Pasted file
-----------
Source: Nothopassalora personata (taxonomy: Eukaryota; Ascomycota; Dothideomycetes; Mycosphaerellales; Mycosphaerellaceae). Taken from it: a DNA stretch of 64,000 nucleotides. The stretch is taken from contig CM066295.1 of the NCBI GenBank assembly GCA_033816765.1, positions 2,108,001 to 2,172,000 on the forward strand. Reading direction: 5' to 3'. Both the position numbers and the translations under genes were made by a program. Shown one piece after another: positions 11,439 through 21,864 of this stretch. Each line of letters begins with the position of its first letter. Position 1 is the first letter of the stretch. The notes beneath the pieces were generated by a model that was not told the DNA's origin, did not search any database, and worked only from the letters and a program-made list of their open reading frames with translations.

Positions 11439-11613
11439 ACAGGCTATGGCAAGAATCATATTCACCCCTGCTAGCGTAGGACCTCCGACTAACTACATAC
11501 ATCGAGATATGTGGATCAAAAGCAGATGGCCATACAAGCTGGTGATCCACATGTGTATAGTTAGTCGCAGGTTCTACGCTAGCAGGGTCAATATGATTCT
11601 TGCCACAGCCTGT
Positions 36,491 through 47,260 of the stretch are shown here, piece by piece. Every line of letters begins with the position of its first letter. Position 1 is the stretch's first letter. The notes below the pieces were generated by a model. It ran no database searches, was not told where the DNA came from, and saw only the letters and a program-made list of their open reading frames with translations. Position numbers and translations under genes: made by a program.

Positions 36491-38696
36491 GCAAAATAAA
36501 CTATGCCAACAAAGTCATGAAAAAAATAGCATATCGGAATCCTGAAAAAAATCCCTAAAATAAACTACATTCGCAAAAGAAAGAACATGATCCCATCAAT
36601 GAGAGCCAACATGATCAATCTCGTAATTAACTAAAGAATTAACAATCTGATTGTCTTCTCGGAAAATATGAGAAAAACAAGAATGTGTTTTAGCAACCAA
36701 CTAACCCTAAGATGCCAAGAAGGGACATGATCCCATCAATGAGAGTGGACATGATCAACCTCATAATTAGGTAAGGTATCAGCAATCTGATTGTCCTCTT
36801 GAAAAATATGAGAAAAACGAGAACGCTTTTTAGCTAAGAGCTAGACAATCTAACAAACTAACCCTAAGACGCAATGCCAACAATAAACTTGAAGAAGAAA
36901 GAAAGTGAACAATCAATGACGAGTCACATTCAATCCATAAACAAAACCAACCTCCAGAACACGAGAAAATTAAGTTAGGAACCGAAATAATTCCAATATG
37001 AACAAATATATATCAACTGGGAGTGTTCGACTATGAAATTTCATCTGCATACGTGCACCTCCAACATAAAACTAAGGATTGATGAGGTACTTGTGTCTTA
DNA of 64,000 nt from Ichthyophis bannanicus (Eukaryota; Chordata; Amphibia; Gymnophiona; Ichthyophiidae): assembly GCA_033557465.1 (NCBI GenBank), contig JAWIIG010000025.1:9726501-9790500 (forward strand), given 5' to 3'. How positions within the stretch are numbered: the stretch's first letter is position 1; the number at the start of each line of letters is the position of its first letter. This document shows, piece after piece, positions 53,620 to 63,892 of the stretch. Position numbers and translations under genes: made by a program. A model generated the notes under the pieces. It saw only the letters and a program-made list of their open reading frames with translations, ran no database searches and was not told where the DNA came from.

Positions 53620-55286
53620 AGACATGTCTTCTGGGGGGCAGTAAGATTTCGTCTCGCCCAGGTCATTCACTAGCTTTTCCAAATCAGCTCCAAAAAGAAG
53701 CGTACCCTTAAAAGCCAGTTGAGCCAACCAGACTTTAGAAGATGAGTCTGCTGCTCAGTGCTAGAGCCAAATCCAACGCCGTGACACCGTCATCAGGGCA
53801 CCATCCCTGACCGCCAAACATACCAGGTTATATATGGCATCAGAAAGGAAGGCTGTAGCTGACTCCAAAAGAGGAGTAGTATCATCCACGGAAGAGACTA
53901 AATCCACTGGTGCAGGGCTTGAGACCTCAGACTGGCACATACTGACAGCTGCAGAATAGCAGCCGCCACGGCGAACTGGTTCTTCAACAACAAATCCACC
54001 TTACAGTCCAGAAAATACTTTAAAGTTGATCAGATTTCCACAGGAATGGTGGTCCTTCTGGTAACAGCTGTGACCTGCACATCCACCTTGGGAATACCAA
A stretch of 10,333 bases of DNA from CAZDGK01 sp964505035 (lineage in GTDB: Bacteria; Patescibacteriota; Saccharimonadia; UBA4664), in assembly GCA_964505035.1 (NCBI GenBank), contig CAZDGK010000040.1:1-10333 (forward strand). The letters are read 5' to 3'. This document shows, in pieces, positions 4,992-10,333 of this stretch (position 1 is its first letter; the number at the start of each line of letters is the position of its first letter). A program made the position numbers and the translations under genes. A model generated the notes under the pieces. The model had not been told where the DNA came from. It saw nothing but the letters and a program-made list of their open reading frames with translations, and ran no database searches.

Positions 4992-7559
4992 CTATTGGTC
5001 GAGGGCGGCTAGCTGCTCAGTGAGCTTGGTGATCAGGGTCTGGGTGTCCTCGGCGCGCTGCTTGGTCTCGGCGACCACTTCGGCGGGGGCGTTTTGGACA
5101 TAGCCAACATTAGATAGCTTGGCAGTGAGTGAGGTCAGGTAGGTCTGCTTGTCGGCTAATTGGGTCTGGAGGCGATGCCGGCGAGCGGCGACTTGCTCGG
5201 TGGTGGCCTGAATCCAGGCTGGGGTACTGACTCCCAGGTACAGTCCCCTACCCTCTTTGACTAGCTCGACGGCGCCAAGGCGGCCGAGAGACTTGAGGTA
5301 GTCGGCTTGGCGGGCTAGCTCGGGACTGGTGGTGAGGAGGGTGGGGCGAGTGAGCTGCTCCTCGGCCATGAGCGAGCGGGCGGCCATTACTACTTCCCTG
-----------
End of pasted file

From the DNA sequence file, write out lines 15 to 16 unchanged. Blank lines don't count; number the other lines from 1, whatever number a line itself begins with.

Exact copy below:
DNA of 64,000 nt from Ichthyophis bannanicus (Eukaryota; Chordata; Amphibia; Gymnophiona; Ichthyophiidae): assembly GCA_033557465.1 (NCBI GenBank), contig JAWIIG010000025.1:9726501-9790500 (forward strand), given 5' to 3'. How positions within the stretch are numbered: the stretch's first letter is position 1; the number at the start of each line of letters is the position of its first letter. This document shows, piece after piece, positions 53,620 to 63,892 of the stretch. Position numbers and translations under genes: made by a program. A model generated the notes under the pieces. It saw only the letters and a program-made list of their open reading frames with translations, ran no database searches and was not told where the DNA came from.

Positions 53620-55286